6. Darius Garland, PG, Vanderbilt

7. Coby White, SG, UNC

8. Cam Reddish, SF, Duke

9. Sekou Doumbouya, PF, International

10. Jaxson Hayes, C, Texas

11. Rui Hachimura, PF, Gonzaga

12. Nassir Little, SF, UNC

13. Bol Bol, PF, Oregon

14. Brandon Clarke, PF, Gonzaga

15. PJ Washington, PF, Kentucky

16. Keldon Johnson, SF, Kentucky

17. Goga Bitadze, C, International 

18. Kevin Porter Jr., SG, USC 

19. Nickeil Alexander-Walker, SG, Va. Tech

20. Romeo Langford, SG, Indiana 

21. Ty Jerome, SG, Virginia 

22. Tyler Herro, SG, Kentucky 

23. Cameron Johnson, PF, UNC

24. Bruno Fernando, C, Maryland

25. Mfiondu Kabengele, PF, Fla. St.

26. Carsen Edwards, PG, Purdue

27. Luka Samanic, PF, Croatia

28. KZ Okpala, SF, Stanford

29. Nicolas Claxton, C, Georgia 

30. Daniel Gafford, C, Arkansas

31. Talen Horton-Tucker, SF, Iowa State

32. Grant Williams, PF, Tennessee 

33. Admiral Schofield, PF, Tennessee

34. Luguentz Dort, SG, Arizona State

35. Darius Bazley, SF, USA 

36. Dylan Windler, SF, Belmont

37. Eric Paschall, PF, Villanova

38. Jalen Lecque, SG, USA 

39. Louis King, SF, Oregon

40. Isaiah Roby, SF, Nebraska

41. Ky Bowman, PG, Boston College

42. Tremont Waters, PG, LSU

43. Matisse Thybulle, SF, Washington

44. Naz Reid, C, LSU

45. Brian Bowen, PF, USA

46. Jalen McDaniels, PF, San Diego State

47. Jontay Porter, C, Missouri

48. Deividas Sirvydis, F, Lithuania 

49. Neemias Queta, C, Utah State

50. Shamorie Ponds, PG, St. John’s

51. Chuma Okeke, PF, Auburn

52. Charles Bassey, C, Western Kentucky

53. Jordan Bone, PG, Tennessee

54. Jaylen Hoard, F, Wake Forest

55. Miye Oni, F, Yale

56. Devon Dotson, PG, Kansas

57. Ignas Brazdeikis, PF, Michigan

58. Terence Davis, SG, Mississippi

59. DaQuan Jeffries, SG, Tulsa

60. Cody Martin, SG, Nevada

Others:  Charles Matthews, SF, Michigan; Quinndary Weatherspoon, SG, Miss. St.; Zach Norvell, SG, Gonzaga; Yovel Zoosman, F. Israel; Dedric Lawson, F. Kansas; Jordan Poole, SG, Michigan; Marcos Louzada Silva, SF, Brazil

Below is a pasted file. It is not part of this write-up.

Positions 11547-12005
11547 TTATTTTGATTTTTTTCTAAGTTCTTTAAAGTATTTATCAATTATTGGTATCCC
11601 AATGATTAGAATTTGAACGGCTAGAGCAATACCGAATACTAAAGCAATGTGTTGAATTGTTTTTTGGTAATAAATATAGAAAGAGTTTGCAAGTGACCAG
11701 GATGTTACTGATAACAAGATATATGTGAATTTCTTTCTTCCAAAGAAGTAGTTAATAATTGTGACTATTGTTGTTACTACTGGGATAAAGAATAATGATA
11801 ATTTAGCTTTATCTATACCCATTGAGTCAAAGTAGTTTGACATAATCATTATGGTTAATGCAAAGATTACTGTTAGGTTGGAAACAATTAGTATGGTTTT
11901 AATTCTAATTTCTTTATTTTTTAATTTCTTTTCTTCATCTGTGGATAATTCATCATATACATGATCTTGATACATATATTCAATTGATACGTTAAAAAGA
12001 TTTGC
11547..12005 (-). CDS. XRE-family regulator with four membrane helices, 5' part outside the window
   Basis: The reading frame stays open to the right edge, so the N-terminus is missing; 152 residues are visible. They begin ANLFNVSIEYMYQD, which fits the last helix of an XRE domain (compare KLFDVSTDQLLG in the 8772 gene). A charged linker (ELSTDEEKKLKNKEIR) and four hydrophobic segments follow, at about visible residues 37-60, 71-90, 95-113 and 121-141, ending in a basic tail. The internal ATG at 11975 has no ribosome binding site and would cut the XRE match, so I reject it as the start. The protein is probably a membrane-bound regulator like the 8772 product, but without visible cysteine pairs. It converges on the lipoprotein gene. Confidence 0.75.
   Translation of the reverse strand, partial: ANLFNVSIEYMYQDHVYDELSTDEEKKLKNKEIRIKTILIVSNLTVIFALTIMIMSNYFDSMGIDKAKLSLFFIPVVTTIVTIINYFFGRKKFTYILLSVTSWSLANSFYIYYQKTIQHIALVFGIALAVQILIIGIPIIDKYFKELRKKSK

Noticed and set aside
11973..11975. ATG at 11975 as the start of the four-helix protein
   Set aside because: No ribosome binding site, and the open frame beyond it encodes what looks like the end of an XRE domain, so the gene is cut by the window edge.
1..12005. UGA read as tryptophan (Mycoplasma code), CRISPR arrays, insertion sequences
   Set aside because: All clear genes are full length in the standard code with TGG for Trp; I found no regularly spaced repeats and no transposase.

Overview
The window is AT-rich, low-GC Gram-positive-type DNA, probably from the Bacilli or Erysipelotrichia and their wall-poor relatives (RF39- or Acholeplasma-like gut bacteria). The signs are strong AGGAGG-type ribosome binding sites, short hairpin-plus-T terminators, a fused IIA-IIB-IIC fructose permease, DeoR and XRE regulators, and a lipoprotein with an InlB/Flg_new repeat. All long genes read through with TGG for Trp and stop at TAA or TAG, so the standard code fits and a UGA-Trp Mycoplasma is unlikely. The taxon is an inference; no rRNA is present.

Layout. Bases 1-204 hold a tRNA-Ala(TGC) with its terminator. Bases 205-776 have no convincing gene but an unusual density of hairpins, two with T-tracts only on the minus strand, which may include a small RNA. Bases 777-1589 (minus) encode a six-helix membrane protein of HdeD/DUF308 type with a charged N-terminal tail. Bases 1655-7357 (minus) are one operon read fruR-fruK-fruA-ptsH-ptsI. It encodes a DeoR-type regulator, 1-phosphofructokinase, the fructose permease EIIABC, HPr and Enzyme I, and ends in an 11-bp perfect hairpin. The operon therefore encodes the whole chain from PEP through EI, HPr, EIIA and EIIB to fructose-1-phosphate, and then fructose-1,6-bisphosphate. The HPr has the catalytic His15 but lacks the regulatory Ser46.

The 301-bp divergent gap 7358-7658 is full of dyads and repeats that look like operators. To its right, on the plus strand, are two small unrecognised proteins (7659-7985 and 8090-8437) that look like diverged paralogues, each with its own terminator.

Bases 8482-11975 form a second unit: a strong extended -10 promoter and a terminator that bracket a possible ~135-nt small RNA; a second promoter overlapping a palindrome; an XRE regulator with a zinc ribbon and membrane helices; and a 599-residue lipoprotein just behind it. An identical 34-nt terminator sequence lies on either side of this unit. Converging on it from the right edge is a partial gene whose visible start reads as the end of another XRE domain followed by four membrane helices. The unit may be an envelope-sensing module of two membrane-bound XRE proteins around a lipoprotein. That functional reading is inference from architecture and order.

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Sashi Brown on his role, team culture and how he can sell the Wizards to free agents

Sashi Brown on his role, team culture and how he can sell the Wizards to free agents

CAPITAL ONE ARENA -- The Wizards have bucked convention by hiring Sashi Brown as their chief operations and planning officer, as he comes from outside the basketball world. He has served as top executive but in the NFL, not in the NBA. 

Brown and Wizards managing partner Ted Leonsis, though, believe there are plenty of skills that will translate. After all, there are many commonalities in running the front office of professional sports teams.

They are constructed similarly with executives, scouts, and medical staffs. And the same principles apply to contract negotiations and pitching free agents. 

Brown admits it will take some time for him to acclimate to working in a new league, but is confident his experience as a sports executive, in business and as a lawyer will help the Wizards right away.

"There is far more that will transfer than I think people would imagine," he told NBC Sports Washington. 

"When you have sat in that seat as a GM, the job is so big. These are now billion-dollar enterprises. We've got a lot of things that we want to accomplish and you really just can't have enough talent. That's what it feels like a lot of days. From technology to strategy to contract and negotiation and league initiatives, but also just operational support; things that we would like to get done day-to-day to be world-class."

What could take time is Brown's impact on basketball insight. He was known as a forward-thinking NFL executive when it came to analytics. But advanced stats and their utilization are very different in basketball.

Brown said during his introductory press conference on Monday that basketball decisions will ultimately be made by Tommy Sheppard, the team's new general manager. Brown's role will be making those decisions more comprehensive and informed by organizing and developing the team's resources. 

Between Brown and Sheppard, no one is working for the other. Their boss is Leonsis and they are expected to work in tandem.

"They can focus on the team and the players and winning titles," Brown said of Sheppard and those running the Go-Go, Mystics and District Gaming.